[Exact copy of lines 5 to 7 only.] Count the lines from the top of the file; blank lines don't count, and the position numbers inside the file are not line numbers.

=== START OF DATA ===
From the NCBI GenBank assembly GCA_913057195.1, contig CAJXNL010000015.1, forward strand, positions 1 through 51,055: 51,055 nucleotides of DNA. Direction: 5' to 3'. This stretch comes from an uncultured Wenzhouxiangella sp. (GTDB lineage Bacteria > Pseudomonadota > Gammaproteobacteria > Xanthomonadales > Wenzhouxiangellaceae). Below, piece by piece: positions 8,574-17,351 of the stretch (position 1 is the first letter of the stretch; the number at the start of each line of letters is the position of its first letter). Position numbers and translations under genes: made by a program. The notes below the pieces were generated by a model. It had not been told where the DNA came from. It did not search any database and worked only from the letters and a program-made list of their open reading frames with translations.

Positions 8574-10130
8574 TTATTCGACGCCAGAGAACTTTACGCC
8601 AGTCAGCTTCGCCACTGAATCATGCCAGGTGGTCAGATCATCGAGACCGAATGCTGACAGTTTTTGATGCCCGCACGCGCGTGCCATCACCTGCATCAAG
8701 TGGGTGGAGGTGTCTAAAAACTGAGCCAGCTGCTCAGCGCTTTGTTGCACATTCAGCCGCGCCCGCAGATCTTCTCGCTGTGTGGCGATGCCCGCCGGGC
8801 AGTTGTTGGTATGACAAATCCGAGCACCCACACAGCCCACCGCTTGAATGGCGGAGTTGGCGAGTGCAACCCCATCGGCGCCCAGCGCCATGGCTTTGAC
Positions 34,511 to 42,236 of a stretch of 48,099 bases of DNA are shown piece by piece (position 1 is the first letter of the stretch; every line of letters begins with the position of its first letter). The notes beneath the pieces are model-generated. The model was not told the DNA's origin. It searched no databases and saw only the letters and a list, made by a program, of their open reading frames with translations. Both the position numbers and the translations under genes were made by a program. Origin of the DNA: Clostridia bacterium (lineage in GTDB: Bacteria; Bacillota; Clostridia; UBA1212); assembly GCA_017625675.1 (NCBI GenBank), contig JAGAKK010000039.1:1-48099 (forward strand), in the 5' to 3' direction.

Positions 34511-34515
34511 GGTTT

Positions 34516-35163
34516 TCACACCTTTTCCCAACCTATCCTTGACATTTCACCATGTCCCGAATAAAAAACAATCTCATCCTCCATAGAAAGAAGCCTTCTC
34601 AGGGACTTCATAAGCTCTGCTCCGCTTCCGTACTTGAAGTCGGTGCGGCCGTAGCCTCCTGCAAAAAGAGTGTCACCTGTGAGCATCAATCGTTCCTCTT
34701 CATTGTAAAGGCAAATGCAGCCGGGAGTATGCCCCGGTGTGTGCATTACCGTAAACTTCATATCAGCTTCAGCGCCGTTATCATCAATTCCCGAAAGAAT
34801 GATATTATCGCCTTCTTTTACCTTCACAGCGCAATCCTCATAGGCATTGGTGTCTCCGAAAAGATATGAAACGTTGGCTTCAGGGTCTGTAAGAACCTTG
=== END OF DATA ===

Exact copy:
8701 TGGGTGGAGGTGTCTAAAAACTGAGCCAGCTGCTCAGCGCTTTGTTGCACATTCAGCCGCGCCCGCAGATCTTCTCGCTGTGTGGCGATGCCCGCCGGGC
8801 AGTTGTTGGTATGACAAATCCGAGCACCCACACAGCCCACCGCTTGAATGGCGGAGTTGGCGAGTGCAACCCCATCGGCGCCCAGCGCCATGGCTTTGAC
Positions 34,511 to 42,236 of a stretch of 48,099 bases of DNA are shown piece by piece (position 1 is the first letter of the stretch; every line of letters begins with the position of its first letter). The notes beneath the pieces are model-generated. The model was not told the DNA's origin. It searched no databases and saw only the letters and a list, made by a program, of their open reading frames with translations. Both the position numbers and the translations under genes were made by a program. Origin of the DNA: Clostridia bacterium (lineage in GTDB: Bacteria; Bacillota; Clostridia; UBA1212); assembly GCA_017625675.1 (NCBI GenBank), contig JAGAKK010000039.1:1-48099 (forward strand), in the 5' to 3' direction.